are you sure it's algebraic?? because for the first triangle i got 7.4833 and the second triangle is pythagorean triples and as you can see for part c it asks for a simpler method which is b x h/2
    Yeah, sorry about that. I was still thinking about the formula question. It's not algebraic, it's numbers because you have to use Heron's formula on the two triangles shown.
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    (Original post by Hydeman)
    Yeah, sorry about that. I was still thinking about the formula question. It's not algebraic, it's numbers because you have to use Heron's formula on the two triangles shown.
    oh thank god for that haha, i nearly had a heart attack
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    (Original post by Chittesh14)
    Hey, I really like your solution.
    But, I don't get how did you do 13/2 = 6.5 and make that one of the sides of the right-angled triangle.
    I get how you did 13 cm as the side opposite the right angle is the hypotenuse and then you used pythagoras.
    But, you done 13/2 = 6.5? Can you please explain
    basically I divided 13 by 2 to get the length from X to y (or y to z), because the trapeziums are identical, so X to y and y to z should be equal.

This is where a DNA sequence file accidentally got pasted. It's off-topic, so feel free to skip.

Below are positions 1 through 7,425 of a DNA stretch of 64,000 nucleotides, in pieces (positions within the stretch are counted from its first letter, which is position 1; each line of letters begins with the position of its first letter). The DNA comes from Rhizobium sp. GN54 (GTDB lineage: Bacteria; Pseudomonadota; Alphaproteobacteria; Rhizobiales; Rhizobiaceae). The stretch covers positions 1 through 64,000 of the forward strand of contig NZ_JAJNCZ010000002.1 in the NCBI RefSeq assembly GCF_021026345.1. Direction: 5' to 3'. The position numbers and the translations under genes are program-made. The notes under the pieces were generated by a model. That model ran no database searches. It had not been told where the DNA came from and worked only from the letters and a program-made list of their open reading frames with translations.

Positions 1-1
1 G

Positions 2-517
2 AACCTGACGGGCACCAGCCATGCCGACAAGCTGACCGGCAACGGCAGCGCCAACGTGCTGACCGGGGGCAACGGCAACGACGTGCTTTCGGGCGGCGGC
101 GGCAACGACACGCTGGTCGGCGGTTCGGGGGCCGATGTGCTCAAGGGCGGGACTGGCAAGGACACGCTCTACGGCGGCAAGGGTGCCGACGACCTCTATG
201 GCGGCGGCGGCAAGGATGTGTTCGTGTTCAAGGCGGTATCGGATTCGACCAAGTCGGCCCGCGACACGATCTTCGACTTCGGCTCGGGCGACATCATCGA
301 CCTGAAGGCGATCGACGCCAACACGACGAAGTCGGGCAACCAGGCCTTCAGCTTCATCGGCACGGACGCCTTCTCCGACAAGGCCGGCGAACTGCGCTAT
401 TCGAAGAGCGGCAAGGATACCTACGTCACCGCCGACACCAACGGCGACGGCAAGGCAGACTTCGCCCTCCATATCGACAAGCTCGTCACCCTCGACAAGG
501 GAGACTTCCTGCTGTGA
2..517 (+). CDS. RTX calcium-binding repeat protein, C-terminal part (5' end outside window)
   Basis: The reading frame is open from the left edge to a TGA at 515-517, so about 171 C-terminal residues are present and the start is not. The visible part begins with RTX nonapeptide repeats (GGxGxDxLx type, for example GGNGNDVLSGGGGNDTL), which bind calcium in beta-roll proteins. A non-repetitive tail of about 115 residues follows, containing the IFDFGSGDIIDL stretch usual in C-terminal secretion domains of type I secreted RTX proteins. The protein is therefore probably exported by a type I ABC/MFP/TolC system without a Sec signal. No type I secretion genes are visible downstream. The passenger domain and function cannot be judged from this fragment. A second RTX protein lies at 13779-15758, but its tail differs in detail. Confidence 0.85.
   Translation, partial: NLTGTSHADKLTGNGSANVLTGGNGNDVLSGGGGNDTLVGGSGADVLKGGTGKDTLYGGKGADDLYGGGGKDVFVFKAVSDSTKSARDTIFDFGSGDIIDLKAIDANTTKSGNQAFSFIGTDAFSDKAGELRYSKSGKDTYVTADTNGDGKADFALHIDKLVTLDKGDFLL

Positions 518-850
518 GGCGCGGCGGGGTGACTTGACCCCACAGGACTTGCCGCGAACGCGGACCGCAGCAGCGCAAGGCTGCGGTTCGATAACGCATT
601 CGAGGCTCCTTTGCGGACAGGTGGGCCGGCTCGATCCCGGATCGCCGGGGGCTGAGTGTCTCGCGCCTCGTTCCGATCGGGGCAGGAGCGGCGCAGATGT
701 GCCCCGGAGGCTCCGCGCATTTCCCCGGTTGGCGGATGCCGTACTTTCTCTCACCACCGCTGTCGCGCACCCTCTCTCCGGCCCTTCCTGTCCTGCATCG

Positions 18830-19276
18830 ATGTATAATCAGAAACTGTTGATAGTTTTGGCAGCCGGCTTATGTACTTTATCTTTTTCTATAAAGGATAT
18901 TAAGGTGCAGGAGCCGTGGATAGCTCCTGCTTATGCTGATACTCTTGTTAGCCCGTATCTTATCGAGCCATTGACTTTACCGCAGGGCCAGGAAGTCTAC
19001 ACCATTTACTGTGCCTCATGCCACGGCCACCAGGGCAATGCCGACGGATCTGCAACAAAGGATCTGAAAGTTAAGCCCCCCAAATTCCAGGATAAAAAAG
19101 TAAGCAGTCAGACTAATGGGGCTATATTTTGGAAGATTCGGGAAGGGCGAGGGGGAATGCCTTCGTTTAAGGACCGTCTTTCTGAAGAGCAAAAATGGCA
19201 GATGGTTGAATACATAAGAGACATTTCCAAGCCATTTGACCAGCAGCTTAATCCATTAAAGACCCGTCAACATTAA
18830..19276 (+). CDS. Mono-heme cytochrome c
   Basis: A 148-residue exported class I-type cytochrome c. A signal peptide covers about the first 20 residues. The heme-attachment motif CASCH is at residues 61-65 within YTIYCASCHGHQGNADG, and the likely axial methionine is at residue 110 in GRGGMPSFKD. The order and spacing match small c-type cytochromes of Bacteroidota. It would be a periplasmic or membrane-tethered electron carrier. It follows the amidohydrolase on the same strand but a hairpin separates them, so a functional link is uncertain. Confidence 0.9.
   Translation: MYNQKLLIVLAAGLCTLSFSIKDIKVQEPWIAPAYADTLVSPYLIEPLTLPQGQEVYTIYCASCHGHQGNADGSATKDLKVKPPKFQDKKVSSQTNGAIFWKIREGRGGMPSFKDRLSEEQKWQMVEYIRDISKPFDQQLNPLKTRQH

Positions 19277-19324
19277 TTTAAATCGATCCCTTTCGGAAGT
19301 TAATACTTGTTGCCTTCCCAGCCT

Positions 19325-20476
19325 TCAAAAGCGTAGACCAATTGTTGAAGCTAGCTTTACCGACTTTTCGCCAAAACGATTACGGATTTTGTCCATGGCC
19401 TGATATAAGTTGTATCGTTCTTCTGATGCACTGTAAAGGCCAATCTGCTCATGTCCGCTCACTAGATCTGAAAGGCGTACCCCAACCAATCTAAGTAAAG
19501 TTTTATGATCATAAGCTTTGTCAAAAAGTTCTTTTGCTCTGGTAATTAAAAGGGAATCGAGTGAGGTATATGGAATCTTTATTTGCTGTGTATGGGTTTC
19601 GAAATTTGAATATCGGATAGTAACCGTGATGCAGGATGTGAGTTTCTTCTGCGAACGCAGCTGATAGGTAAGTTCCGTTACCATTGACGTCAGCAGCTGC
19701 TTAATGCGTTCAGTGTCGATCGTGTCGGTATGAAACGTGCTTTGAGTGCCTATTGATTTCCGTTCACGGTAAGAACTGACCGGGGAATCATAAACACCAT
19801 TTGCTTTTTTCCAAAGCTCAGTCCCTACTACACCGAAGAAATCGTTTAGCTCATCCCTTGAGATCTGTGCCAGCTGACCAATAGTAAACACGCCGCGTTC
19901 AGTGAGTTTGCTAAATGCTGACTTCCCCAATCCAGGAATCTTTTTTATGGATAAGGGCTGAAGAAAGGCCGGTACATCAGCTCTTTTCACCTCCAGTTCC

the fact that I got 6.5 after doing pythagoras a second time to find the length of the left hand side of the trapezium is simply a coincidence.
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    (Original post by User23)
    thanks so much
    I need to go work on something now so I'll leave the answers for when you need them. Don't peek!

    Spoiler:
    Show
    b) Triangle 1: s = (6 + 5 + 3)/2 = 7
    Area = [7(7 - 6)(7 - 5)(7 - 3)]1/2 = 7.48 square units (2 dp)

    Triangle 2: s = (6 + 8 + 10)/2 = 12
    Area = [12(12 - 6)(12 - 10)(12 - 8)]1/2 = 24 square units

    c) Triangle 2 is a 3-4-5 triangle (easy to see if you divide each side by two) and is therefore right-angled. Simpler method would involve using (base x height)/2 = area. Check: (6 x 8)/2 = 24 square units. Matches answer from part b) therefore correct.

    d) Taking too long. :/ Sorry, you'll have to ask somebody else.
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    (Original post by Hydeman)
    I need to go work on something now so I'll leave the answers for when you need them. Don't peek!
    Spoiler:
    Show
    b) Triangle 1: s = (6 + 5 + 3)/2 = 7
    Area = [7(7 - 6)(7 - 5)(7 - 3)]1/2 = 7.48 square units (2 dp)

    Triangle 2: s = (6 + 8 + 10)/2 = 12
    Area = [12(12 - 6)(12 - 10)(12 - 8)]1/2 = 24 square units

    c) Triangle 2 is a 3-4-5 triangle (easy to see if you divide each side by two) and is therefore right-angled. Simpler method would involve using (base x height)/2 = area. Check: (6 x 8)/2 = 24 square units. Matches answer from part b) therefore correct.

    d) Taking too long. :/ Sorry, you'll have to ask somebody else.
    i did d on my own!!